(2) how her Department plans to assess each police force in order to determine whether it is meeting the police pledge.
The Home Office will not directly assess forces on whether they are meeting the policing pledge. The pledge is a commitment from the police to the public and sets out clear minimum standards and public entitlement to services. All 43 chief constables have committed to deliver the pledge by the end of the year.
If the public do not feel these standards are being met they can raise it locally with the police themselves or through their police authority.
The Policing Green Paper explained the new relationship between the Government, police and public. The Home Office has now adopted a more strategic role allowing for grassroots accountability and an enhanced role for HMIC in providing public assurance about the quality and standard of policing in all forces. HMIC will therefore validate the delivery of the pledge by forces through their inspection process. Police authorities will also wish to be satisfied that the pledge is being delivered for local people.
My strategic policing priorities (SPPs) provide a national strategic context within which police authorities set their local policing plans. The SPPs for 2009-10 emphasise the strategic context for local planning and accountability, as set out in the Policing Green Paper, so that forces tackle the issues that matter most locally in that national context and get best value for money for the public from the resources devoted to policing.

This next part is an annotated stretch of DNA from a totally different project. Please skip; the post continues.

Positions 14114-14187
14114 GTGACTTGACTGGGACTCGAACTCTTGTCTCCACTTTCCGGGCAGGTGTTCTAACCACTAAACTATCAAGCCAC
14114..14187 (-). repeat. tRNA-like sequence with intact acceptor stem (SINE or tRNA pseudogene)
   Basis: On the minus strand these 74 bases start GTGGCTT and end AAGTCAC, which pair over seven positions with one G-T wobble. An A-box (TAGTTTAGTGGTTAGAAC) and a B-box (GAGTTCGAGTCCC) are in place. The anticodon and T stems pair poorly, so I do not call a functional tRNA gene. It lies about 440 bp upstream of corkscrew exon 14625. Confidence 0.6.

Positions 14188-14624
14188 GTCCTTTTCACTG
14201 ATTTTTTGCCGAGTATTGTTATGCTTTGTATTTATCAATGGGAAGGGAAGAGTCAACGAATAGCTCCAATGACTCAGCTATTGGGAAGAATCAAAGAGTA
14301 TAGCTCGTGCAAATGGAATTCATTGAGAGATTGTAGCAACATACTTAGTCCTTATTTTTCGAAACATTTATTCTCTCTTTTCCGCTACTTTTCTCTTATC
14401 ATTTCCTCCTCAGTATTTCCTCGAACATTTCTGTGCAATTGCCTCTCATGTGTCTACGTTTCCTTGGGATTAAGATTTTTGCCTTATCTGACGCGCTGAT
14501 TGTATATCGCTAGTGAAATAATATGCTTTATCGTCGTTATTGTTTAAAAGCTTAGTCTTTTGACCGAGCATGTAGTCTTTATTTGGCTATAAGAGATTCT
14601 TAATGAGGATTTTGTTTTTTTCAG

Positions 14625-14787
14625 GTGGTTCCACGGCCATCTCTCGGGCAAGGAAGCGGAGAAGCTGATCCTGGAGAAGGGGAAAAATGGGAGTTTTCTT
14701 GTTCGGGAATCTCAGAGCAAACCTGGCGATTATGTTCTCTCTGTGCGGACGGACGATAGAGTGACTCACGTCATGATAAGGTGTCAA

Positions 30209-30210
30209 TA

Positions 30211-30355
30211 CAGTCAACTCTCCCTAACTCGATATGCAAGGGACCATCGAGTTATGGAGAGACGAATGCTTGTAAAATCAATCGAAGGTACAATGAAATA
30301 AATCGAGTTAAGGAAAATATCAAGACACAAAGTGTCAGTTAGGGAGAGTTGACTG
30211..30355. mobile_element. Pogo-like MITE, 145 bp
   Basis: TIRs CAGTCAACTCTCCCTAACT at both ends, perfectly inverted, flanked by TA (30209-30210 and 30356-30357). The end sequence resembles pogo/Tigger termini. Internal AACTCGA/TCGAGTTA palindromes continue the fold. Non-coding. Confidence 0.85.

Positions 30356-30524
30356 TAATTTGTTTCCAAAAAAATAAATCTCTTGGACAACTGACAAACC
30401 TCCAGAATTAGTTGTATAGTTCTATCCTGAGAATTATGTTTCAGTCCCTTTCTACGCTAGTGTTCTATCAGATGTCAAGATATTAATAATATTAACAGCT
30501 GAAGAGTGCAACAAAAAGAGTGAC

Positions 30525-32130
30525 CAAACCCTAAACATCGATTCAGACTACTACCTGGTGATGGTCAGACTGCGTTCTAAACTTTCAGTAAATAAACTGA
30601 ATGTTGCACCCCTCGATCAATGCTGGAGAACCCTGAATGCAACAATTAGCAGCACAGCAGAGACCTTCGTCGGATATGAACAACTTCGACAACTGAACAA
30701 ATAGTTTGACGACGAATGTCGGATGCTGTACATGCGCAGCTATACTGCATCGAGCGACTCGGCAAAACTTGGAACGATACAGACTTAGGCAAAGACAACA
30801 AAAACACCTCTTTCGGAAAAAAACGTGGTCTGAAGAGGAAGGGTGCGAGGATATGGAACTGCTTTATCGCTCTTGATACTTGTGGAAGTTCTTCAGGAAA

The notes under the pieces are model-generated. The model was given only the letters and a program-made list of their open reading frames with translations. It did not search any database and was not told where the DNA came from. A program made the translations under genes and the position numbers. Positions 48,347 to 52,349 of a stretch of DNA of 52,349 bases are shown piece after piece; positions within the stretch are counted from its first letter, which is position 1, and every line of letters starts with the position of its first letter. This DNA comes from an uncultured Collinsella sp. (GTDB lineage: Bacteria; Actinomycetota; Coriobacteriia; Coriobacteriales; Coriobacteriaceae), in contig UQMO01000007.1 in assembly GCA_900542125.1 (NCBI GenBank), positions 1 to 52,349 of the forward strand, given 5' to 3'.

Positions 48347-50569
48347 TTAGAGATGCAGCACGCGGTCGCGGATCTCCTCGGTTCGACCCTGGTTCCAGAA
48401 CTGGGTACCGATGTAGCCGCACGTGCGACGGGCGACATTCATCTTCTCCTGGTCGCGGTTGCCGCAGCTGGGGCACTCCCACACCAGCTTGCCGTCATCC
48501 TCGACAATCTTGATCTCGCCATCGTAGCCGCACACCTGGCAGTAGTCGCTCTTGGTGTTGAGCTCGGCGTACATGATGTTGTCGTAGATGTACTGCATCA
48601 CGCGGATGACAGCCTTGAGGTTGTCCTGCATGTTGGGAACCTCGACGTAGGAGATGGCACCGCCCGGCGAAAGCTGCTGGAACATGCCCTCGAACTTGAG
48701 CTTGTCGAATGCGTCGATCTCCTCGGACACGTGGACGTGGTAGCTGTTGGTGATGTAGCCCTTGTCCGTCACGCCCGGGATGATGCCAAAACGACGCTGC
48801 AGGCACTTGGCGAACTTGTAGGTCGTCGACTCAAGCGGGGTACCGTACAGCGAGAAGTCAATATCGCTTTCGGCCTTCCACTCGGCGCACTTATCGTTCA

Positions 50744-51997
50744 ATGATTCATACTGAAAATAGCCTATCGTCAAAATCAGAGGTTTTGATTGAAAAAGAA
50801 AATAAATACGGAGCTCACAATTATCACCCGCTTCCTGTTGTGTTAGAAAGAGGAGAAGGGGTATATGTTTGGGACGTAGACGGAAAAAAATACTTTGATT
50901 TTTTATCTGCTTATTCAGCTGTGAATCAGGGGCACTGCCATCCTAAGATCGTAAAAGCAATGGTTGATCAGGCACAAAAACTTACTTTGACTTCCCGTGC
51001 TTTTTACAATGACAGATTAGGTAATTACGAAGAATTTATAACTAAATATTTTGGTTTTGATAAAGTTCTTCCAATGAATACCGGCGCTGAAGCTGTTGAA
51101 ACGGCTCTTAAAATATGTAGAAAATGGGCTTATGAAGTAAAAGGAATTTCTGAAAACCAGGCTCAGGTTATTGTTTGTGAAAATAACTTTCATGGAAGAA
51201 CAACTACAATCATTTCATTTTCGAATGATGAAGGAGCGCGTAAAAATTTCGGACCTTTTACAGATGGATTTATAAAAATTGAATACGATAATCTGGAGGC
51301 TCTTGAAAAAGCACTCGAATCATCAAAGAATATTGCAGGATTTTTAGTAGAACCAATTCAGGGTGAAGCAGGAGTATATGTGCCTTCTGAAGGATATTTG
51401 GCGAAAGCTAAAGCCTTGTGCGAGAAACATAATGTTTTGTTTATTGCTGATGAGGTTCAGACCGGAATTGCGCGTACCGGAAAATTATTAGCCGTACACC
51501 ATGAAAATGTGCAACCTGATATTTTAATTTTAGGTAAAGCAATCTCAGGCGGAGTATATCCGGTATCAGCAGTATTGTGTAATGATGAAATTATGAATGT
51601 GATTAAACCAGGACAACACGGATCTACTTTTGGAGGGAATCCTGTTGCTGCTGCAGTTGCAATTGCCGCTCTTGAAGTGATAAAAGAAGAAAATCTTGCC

The aim is to move to a system in which the police service is held to account much more at a local level. Police authorities are already required to issue a strategic plan which identifies the force's priorities and objectives over a three year rolling cycle and which must take into account my strategic policing priorities. Local accountability will be enhanced through the introduction of the policing pledge, to be underpinned by a set of local priorities, the publication of local information on crime and police activity and through raising the capacity and influence of police authorities to hold forces to account. A strengthened HMIC will act as guarantor of the public interest in inspecting forces and authorities.
Policing performance is measured through the Assessments of Policing And Community Safety (APACS) framework, which contains key performance indicators for the police working alone or in partnership. However, as set out in the Policing Green Paper: ‘From the Neighbourhood to the National: Policing our Communities Together’, the Home Office will in future no longer produce graded assessments against those indicators, which have been interpreted by some as de facto targets. Instead, HMIC will take the lead in making and publishing assessments of forces' overall performance, drawing on APACS performance indicators and other information.